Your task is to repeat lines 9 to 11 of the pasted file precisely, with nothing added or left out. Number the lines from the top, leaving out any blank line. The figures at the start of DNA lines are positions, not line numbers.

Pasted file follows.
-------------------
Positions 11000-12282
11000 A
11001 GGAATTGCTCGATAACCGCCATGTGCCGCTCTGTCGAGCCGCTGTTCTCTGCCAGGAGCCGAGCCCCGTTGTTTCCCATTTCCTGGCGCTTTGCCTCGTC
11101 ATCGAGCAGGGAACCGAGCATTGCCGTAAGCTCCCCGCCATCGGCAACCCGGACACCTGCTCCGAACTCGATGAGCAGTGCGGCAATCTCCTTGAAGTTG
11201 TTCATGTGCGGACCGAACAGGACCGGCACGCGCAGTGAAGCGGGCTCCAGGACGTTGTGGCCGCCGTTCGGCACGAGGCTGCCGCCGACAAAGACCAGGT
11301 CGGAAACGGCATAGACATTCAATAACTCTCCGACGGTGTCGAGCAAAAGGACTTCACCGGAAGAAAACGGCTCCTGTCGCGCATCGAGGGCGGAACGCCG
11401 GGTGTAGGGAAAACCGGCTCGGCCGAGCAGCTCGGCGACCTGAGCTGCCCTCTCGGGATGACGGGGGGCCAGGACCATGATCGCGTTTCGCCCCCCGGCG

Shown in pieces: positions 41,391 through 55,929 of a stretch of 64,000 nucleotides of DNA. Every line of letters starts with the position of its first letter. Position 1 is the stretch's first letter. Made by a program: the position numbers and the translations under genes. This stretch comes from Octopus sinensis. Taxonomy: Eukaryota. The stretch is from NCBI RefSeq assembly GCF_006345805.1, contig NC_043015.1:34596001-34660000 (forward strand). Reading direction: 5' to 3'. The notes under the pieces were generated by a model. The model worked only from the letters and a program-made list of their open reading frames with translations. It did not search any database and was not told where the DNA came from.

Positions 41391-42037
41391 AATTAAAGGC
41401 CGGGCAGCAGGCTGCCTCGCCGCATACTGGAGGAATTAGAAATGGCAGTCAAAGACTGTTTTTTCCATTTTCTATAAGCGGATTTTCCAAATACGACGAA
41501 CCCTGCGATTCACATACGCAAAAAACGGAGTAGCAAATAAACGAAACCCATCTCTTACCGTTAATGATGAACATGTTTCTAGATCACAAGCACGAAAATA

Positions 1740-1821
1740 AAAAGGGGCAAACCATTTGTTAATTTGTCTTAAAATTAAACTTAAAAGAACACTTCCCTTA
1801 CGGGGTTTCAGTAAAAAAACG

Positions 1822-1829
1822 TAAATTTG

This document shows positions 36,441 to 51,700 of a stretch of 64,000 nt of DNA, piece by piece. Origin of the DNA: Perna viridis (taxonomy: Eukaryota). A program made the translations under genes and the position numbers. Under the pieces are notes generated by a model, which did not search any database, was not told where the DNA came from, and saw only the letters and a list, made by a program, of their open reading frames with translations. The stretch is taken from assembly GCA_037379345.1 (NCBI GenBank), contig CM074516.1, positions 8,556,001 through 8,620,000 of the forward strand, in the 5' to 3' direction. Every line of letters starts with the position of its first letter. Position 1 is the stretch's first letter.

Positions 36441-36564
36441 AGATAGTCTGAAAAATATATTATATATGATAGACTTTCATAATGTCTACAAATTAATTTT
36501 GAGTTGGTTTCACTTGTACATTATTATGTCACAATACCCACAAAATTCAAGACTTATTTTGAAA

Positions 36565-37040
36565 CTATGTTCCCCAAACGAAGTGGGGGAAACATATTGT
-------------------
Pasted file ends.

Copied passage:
Positions 41391-42037
41391 AATTAAAGGC
41401 CGGGCAGCAGGCTGCCTCGCCGCATACTGGAGGAATTAGAAATGGCAGTCAAAGACTGTTTTTTCCATTTTCTATAAGCGGATTTTCCAAATACGACGAA